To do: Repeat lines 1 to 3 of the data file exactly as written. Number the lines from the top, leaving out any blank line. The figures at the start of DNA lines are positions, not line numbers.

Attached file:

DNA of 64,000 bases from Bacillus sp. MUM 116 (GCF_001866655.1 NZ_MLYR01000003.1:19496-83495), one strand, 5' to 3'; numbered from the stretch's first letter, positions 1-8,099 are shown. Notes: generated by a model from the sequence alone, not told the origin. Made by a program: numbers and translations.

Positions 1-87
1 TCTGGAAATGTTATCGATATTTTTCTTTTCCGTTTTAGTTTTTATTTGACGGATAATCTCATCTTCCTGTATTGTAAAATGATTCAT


DNA of 64,000 bases from Bacillus sp. MUM 116 (GCF_001866655.1 NZ_MLYR01000003.1:19496-83495), one strand, 5' to 3'; numbered from the stretch's first letter, positions 1-8,099 are shown. Notes: generated by a model from the sequence alone, not told the origin. Made by a program: numbers and translations.

Positions 1-87
1 TCTGGAAATGTTATCGATATTTTTCTTTTCCGTTTTAGTTTTTATTTGACGGATAATCTCATCTTCCTGTATTGTAAAATGATTCAT